RXP
05-19-2005, 01:56 AM
I've always maintained that the impending global weather crisis will usurp the current political climate. Pepole are gonna relaise nothing is as important as saving energy and hence the world.

Dexter Powerhead
05-20-2005, 05:44 AM
utopian anarchy

phoenix
05-20-2005, 05:56 AM
capitalism will collapse in on itself resulting in chaos.unfortunately the "democratic" countries seem to be built upon this idea.therefore things will get not so nice

HornyPope
05-20-2005, 06:36 AM
I'm really not in tune with the current political movements and the forming thereof because I don't trust the mainstream media to cover it any well and I don't have the ressources and the interest to follow watchdogs, but if my previous analysis and, above all my common sense, are of any indication, political movements today don't matter crap. Gone are the days of Ethics and with it the restrictions, ergo the Elite class today is free to strugle among itself, and any newcomes of the same school of thought, on any grounds it please and it will continue to be so without any significance to the rest of us. The change will come only in time of true necessity, either in a form of an energy crisis (peak oil), weather or a large natural catastrophy. Otherwise I think our political system is safe and stagnant for yet centuries to come.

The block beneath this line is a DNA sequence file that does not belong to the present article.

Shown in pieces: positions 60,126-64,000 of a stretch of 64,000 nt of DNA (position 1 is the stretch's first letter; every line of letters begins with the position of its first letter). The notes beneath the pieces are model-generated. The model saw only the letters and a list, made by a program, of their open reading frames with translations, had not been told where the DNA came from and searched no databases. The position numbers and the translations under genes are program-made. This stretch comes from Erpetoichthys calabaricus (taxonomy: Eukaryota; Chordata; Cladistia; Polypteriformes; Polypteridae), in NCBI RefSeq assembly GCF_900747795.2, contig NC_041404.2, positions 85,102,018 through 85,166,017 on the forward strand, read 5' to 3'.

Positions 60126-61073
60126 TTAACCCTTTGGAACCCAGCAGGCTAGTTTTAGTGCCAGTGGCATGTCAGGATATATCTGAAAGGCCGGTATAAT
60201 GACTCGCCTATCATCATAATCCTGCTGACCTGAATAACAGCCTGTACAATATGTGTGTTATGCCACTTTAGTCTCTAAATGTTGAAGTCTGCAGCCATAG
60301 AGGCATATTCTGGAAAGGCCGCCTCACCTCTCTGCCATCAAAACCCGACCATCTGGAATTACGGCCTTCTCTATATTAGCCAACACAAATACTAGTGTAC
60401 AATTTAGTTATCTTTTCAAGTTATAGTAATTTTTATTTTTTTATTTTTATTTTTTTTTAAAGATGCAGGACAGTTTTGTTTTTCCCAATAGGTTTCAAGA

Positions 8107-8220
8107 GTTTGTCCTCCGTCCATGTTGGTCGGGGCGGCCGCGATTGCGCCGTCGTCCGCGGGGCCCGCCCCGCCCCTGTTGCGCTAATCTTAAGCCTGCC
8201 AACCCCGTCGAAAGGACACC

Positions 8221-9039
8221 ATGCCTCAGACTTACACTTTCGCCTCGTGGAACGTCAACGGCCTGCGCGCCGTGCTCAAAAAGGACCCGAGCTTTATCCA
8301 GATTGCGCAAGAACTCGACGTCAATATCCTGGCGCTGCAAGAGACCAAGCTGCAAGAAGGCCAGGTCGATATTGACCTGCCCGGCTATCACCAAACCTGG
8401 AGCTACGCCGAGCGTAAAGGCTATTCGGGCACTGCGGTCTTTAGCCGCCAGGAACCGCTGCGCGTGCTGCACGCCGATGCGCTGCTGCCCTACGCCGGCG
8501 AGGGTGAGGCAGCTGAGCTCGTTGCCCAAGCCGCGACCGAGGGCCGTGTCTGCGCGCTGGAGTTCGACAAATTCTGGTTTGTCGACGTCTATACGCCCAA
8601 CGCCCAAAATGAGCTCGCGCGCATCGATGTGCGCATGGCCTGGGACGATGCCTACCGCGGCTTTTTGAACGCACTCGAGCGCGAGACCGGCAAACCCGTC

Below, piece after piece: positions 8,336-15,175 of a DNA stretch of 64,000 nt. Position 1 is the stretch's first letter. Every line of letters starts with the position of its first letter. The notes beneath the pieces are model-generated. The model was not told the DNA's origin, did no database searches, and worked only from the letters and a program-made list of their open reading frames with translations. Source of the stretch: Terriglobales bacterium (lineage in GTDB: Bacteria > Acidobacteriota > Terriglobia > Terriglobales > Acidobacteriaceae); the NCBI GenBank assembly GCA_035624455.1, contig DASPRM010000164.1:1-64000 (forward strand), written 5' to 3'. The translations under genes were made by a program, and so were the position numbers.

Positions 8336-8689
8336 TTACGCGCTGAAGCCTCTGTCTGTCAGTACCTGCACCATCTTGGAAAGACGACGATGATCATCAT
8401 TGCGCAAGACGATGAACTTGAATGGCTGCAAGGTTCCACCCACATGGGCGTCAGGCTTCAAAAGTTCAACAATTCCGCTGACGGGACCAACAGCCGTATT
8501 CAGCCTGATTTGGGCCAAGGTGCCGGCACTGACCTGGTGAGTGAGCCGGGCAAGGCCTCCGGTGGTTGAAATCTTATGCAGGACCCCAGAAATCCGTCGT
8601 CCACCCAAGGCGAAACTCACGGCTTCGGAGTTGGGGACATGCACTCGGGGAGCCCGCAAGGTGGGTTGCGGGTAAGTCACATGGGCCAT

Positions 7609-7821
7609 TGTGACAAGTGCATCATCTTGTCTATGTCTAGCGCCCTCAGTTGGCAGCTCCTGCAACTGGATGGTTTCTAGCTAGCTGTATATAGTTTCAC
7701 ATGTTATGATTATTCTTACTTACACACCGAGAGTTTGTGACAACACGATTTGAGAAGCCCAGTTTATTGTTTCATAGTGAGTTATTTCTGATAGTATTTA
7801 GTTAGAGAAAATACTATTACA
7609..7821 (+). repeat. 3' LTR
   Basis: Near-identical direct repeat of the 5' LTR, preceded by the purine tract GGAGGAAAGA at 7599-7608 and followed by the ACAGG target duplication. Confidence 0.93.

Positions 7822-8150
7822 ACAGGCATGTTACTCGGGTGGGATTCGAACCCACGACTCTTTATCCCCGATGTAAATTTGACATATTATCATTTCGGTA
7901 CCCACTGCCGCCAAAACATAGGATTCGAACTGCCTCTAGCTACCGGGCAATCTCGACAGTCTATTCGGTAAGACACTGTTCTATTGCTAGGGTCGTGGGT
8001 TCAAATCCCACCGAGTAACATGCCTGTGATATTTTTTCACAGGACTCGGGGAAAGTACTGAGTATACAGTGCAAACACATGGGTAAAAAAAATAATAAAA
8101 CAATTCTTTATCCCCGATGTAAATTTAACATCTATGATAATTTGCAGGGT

I prey for a meteor shower during my lifetime. Anytime within ten years will be awesome.



we won

Lol.


Communism.

No.


I've always maintained that the impending global weather crisis will usurp the current political climate. Pepole are gonna relaise nothing is as important as saving energy and hence the world.

Almost. Because people are stupid, we will first ran ourselves into a crisis before deciding to deal with it and thus the change will not be out of change of mind--I mean it's not like people are gonna read a paper predicting the end of life as we know within a given frame and suddenly realize "oh geez, maybe we should recycle more often and stop drying SUVs"--but rather out of necessity. Ergo, it'll be a strugle for survival if anything.

Mota Boy
05-20-2005, 01:24 PM
Communism.
Awwww, your continued belief in an inherently flawed system repeatedly proven so by history is just so darn cute!